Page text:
The world premiere of Robert McLellan's Taribelang Welcome Song will be at the Moncrieff Entertainment Centre bandabara on 15 November 2019.
When Robert first heard his Welcome Song recording for the bandabara concert, composed in New York and combined with strings from The Juilliard School, it was an emotional moment.
It was a culmination of years of work to reclaim the Taribelang language and thoughts of his grandma that really brought the significance of the piece home.
Titled Taribelang Welcome Song, Robert was the original composer for the work which features a welcome to country and acknowledgment in his traditional language.
The proud Taribelang and Gooreng Gooreng man said it was special to hear his vision starting to come together.
“I’ve been involved in the language reclamation of the Taribelang language for the past four years,” Robert said.
“We’ve done a lot in those four years but I have never heard my language like this before and it really makes me so proud to hear it like that.
“It really keeps us pushing forward to continue what we are doing as a community to reclaim our language.
“My grandmother was never able to speak her language.
“When I heard it all together when it came back from New York I was thinking of her.”
Robert joins with industry experts to compose bandabara piece
Through Robert’s lyrics the song sends a powerful message of belonging to country:
The song was originally composed alongside Christie McLucas in 2018 as part of the Yuwarr Project, with assistance from the Central Queensland Language Centre and linguist Elisabeth Ford.
“That was originally an initiative to get the community learning our language through song.
“By the end of the year we had 1500 people sing Taribelang, it was pretty incredible.”
From that simple melody Robert has since been privileged to work with a range of renowned artists to prepare the composition for the bandabara concert.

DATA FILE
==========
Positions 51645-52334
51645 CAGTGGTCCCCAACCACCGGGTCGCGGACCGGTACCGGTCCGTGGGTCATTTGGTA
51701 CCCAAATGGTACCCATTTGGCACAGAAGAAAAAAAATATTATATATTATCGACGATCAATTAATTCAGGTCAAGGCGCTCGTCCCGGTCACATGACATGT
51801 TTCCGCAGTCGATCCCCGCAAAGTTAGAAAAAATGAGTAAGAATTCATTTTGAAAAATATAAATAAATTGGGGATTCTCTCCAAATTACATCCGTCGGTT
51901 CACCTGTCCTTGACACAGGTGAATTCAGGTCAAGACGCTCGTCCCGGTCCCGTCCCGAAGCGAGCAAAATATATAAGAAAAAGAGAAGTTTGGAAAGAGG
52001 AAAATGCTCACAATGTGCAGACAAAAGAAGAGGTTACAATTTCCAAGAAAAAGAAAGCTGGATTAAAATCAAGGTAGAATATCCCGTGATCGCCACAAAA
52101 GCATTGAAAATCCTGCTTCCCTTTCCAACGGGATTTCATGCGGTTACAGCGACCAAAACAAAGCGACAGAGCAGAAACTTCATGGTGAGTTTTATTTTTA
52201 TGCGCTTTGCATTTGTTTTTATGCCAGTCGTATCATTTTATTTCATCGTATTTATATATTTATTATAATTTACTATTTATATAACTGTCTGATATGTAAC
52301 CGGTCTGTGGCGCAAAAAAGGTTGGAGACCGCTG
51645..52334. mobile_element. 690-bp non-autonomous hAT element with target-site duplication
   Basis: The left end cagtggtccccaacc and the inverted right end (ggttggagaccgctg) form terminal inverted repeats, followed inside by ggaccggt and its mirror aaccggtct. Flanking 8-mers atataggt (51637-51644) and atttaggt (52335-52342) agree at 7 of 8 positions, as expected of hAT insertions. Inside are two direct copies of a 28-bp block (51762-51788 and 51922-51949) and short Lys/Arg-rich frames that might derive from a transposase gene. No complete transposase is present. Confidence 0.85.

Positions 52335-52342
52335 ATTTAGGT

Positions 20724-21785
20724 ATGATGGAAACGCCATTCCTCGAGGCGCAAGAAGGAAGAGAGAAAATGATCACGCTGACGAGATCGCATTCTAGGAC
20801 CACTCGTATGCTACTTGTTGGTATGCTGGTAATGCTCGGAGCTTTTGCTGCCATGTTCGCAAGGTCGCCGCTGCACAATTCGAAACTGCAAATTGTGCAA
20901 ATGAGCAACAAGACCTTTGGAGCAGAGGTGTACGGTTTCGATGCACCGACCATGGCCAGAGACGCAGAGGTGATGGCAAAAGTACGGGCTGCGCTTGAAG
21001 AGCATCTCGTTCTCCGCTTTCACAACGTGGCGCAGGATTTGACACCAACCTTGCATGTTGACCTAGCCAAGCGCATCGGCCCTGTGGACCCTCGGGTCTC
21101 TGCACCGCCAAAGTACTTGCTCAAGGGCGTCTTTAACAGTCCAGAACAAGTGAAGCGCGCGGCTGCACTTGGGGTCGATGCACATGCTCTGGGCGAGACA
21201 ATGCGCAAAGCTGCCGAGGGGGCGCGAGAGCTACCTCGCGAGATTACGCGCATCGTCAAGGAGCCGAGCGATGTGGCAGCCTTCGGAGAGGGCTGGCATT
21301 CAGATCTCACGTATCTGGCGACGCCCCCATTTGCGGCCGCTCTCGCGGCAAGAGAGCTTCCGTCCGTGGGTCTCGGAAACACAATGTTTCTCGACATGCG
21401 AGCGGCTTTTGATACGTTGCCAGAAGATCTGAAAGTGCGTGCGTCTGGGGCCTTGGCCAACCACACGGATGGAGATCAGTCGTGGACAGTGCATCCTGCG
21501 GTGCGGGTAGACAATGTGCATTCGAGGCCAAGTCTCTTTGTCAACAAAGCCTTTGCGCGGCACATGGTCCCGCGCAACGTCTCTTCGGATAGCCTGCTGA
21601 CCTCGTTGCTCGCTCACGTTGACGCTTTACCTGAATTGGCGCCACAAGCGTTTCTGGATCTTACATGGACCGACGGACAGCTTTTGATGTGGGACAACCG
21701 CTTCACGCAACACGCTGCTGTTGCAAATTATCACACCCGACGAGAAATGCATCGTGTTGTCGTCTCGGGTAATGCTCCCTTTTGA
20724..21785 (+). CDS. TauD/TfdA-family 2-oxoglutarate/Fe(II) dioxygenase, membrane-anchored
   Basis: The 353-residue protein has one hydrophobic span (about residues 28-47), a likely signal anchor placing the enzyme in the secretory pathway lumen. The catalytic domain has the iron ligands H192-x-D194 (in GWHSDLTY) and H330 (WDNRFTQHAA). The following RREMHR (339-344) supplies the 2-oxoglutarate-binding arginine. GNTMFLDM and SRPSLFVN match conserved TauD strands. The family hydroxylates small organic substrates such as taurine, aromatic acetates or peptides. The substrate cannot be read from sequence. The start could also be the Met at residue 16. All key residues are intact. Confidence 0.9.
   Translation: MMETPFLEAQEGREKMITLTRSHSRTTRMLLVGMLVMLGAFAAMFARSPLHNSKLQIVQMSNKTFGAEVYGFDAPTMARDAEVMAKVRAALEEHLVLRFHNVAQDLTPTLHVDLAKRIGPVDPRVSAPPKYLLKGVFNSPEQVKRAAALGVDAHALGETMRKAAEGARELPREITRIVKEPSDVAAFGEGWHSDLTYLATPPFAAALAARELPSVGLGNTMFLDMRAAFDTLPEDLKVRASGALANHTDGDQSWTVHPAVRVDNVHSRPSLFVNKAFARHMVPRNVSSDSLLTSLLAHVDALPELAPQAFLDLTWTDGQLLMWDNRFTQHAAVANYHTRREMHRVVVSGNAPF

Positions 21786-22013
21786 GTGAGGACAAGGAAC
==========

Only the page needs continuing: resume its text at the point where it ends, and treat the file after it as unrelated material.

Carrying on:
In collaboration with conductor Michelle Leonard OAM, the audio of Robert singing was sent to New York to be arranged with strings from The Juilliard School by Australian composer Andrew Howes.
“It’s a choral performance and we’re featuring Brisbane band Topology who will be playing live with a large choir on stage.
“We’ve worked with many different composers.
“Everything for this show has been composed especially for it, it is all original.”
On stage projections by Mic Gruchy will also play throughout the performance in what is shaping to be a spectacular performance.
While he has sung and performed his entire life, Robert said the Taribelang Welcome Song was one of his most difficult assignments yet.
“I wanted to capture that Aboriginal songman theme,” he said.
“That’s not how I normally sing.
“It really pushed me beyond my comfort zone and it was quite strenuous.
“I’m glad I did it as I was happy with the result.”
Robert said when it came down to the final recording, it all came from the heart.
“You need to allow yourself to be somewhat vulnerable to produce artwork, you need to be prepared to fail,” he said.
“I’m really proud of the outcome and I’m really excited to put it all together.”
He said the project provided support for his ongoing language reclamation work.
“It reassures us that we are doing good work in the language reclamation space.
“To have good people supporting the work we’re doing, whether it’s here in Bundaberg or in New York, I feel really supported in this language reclamation journey.”
Tickets available now for bandabara concert
The bandabara concert, to be held at the Moncrieff Entertainment Centre on 15 November, will be the world premiere of seven new works by six composers.
Four of those composers are from Bundaberg.
The bandabara concert will begin immediately after the Milbi Festival gala opening.